THE MICHIGAN DAILY
TUESDAY, DECEMBER 6, 1966
PAGE SIX THE MICHIGAN DAILY TUESDAY, DECEMBER 6,1966
By HOWARD KOHN
A ringing, 20-foot "stuff" splat-
tered through again and again.
Dennis S t e w a rt could have
bounced the ball in off his shoe-
A whipping, back-handed, shot-
gun pass hit the Michigan man
under the basket and in went a
soft-shoe lay-up. Ken Maxey could
have passed Medicare with Barry
Goldwater as God.
Stewart hitting from the out-
side corner . . . Maxey running
past, through, over and into every-
one in sight .., an expanding zone
defense .. . the new look of the
Michigan Wolverines. Only Yost
Fieldhouse was the same.
"We've got a spunky club,"
(Dennis Bankey played. despite a
case of the flu) praised Dave
Strack, head coach of the last
night's upstart winiers. "And any-
time you mention spunk or speed,
you have to mention Maxey."
As a second-string sophomore
guard, Maxey attracted super-loud
applause from Cazzie-less Yost
fans even as he crouched behind
the scorer's table.
Maxey went to the same high
school as Cazzie, and he has the
same dramatic flair.
He isn't a Cazzie, of course. He
never will be. He's eight inches
smaller and a hell of a lot faster.
He runs, runs, runs . . covering up
his mistakes-which are there-'
with a gutsy stamina.
"I'd have to say he's real quick,"
said Houston coach Guy Lewis.
On a one-on-one breakaway
with All-American Elvin Hayes
steamrolling in for the lay-up,
Maxey calmly flashed into position
in front of Hayes and the split-
faced grinner charged right into a
Even without Maxey, Hayes had
his problems. The six goal-tending
calls on him ranked him as one
of Michigan's leading scorers.
Lewis took only a little time out
to quibble with the officials' opin-
* * *
Ill'n' Ni 'Cat
By The Associated Press
LEXINGTON - Ron Dunlap
dropped in a couple of free
throws with 2:15 to go in overtime
last night and lifted Illinois to a
98-97 upset of Kentucky, the na-
tion's third-ranked college basket-
Illinois never trailed, as Ken-
tucky had to come from behind
on two free throws by Thad Jar-
acz to tie it at 85-85 with 35 sec-
onds to go in regulation time and
force an overtime. ,
The Illini, who used their big
ment to their best advantage
throughout, quickly took the lead
again in overtime on a tipin by
Kentucky was led by Dampier's
Jones led the Illinois scoring
G F R
11120 1-2 11
7-14 2-3 12
7-18 1-1 7
6-15 4-5 7
1-3 1-1 5
6-10 0-1 2
0-2 1-1 1
0-0 0-0 0
38-82 10-14 491
G F R
5-20 1-2 17
10-25 5-9 17
3-9 0-1 4
4-10 1-1 10
4-20 0-1 11
5-11 0-1 11
1-1 0-0 1
0-0 2-2 1
0-2 2-2 1
0-2 0-0 0
0-0 0-0 0
By DAN OKRENT Elvin Hayes - Houston's All- ing again after being tied, 48-48. 20 as he couldn't take advantage
An innovatory zone defense and America forward scored 12 points Stewart's unerring jumpers from of his height when forced outside
a startling rebuttal of so-called for Michigan, being called for the right side of the basket led by the adept Wolverines.
"statistical truth" enabled Dave goaltending six times, three in the drive that enabled Michigan Teamwork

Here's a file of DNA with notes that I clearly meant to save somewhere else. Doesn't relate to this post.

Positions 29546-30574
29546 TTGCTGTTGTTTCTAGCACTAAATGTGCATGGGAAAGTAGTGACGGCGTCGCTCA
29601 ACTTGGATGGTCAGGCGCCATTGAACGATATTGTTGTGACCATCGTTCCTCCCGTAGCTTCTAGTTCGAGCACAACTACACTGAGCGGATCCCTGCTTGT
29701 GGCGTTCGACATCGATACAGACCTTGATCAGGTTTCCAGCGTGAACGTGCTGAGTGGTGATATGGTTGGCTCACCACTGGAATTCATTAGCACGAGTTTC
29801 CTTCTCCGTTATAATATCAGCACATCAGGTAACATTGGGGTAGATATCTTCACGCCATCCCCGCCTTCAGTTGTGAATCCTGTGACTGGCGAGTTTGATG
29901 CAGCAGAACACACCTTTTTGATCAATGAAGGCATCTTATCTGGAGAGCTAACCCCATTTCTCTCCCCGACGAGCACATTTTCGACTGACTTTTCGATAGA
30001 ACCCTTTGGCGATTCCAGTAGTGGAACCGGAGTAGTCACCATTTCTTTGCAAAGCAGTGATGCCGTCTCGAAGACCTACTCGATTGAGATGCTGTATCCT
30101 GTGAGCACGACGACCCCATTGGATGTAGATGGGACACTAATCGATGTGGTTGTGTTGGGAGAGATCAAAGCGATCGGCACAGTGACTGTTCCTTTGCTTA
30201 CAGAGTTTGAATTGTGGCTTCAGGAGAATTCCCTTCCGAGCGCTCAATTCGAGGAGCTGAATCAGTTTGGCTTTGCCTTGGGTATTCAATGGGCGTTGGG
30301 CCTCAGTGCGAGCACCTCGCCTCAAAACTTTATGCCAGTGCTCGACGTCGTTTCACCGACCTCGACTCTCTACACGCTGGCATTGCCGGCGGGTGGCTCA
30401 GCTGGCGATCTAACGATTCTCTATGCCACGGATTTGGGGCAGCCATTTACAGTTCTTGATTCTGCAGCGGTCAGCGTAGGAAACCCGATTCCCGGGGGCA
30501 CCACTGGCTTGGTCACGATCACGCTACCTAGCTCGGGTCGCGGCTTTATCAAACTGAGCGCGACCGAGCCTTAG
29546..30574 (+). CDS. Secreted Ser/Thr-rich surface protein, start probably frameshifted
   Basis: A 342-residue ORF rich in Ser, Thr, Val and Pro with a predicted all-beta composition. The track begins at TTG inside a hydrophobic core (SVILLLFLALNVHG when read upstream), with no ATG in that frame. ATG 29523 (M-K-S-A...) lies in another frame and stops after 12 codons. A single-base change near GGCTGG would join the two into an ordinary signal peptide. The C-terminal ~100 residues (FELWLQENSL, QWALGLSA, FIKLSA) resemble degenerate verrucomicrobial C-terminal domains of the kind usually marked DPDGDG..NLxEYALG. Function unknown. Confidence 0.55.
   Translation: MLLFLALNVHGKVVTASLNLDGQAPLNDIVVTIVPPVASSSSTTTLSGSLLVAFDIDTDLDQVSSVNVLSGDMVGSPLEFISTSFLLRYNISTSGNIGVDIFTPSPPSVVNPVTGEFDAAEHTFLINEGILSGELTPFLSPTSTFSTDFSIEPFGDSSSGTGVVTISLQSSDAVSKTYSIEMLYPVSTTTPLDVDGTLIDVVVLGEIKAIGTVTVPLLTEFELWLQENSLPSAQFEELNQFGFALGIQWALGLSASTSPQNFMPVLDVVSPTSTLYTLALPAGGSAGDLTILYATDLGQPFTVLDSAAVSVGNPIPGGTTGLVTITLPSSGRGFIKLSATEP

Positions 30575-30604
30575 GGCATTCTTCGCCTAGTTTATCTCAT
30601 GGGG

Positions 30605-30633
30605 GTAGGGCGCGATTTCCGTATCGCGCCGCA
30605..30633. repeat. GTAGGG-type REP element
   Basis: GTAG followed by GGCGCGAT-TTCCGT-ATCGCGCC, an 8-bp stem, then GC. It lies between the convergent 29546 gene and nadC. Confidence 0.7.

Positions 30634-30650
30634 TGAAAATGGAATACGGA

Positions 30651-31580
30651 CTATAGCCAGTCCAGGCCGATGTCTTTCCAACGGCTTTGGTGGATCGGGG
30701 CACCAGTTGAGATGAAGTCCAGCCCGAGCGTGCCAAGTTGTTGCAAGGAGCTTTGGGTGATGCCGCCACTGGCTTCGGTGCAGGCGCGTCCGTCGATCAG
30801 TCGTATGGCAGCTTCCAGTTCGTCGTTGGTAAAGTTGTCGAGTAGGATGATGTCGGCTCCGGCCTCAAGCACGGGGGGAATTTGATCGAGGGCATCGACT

Strack's underdog Wolverines to each half. to remain at least five points up It was truly a team effort for
h a n d Houston's sixth - ranked It was that kind of night. for the entire last ten minutes Michigan. Center Craig Dill, look-
Cougars a stunning 86-75 upset in of the game. ing more at home up front than
Gone Gone Gone.
- nsi nyuu ~cieun
Yost Field House last night.
Emerging 'from the depths of
two earlier defeats meted out by
Tennessee and Duke, the green
Michigan quintet settled down af-,
ter a somewhat erratic first half1
vva , V a , V . . .
Things couldn't have been better
as the Michigan five made their
return to Yost in what might, un-
derstatedly, be called one of the?
most apprehensively - looked - at
32-100 11-19 80:
ion after the game, "I disagree!
with them, but there's no useI
bitching about the officiating1
Lewis, in fact, was more con-
cerned about the shoddy perform-
ance of his nationally-ranked
team. "I wasn't satisfied with a
thing they did tonight," he ground
out through tightened lips.
"There's no denying that Mich-
igan has a good team after what
I saw, but I was extremely dis-
appointed with our shooting, he
Although -Lewis could not re-
member Stewart's name, he did
remember his number ani his
classic shot. "That number 40, he
was all right out, there in that
Strack praised Michigan' s team
effort and the effectuality of a'
strong zone defense. "We kept con-
trol of the ball on offense. Once
we got the ball, we didn't go for
the break right away. We gct
someone under the basket and3
worked the ball into him.
"We played smarter ball. Itt
helped. of course, that we didn't
fall behind as in our first two
games where we were playing des-
perate catch-up ball.
Strack called three timeouts in
the last ten minutes of the game
to help break up any concerted
Houston rally and help his players
keep their cool.
The zone defense, though, was
a veritable stroke .of genius. Hous-
ton stumbled into the arm-wav-
ing Wolverines, played monkey-in-
the-middle and then ended up try-
ing 30-foot panic shots.
"It really worked well," empha-
sized Strack. "In the first half
we played it a little too wide, but
we tightened up in the second half
and really held them down."
Pleased, relieved, excited and
titillated by the first victory of
the season, Strack .joked easily in
the locker room. "Well, we're not
really gunning to keep our place
in the rankings, but ...
"I have no complaints. It's fun
to really win one.
In his enthusiasm, Strack re-
minded the gathering crowd of
sportswriters that 'Michigan is go-
ing to be a threat in the Big Ten.
"I think we've shown that we
can hurt a team."
Lewis gave a sullen, matter-of-
fact explanation in terms of miss-
ed baskets and sloppy play. But,
then in almost an adamant co,-
fession, he added: "I'll tell you
how it was. Michigan came out to
win . .. and they did. They want-
ed the game."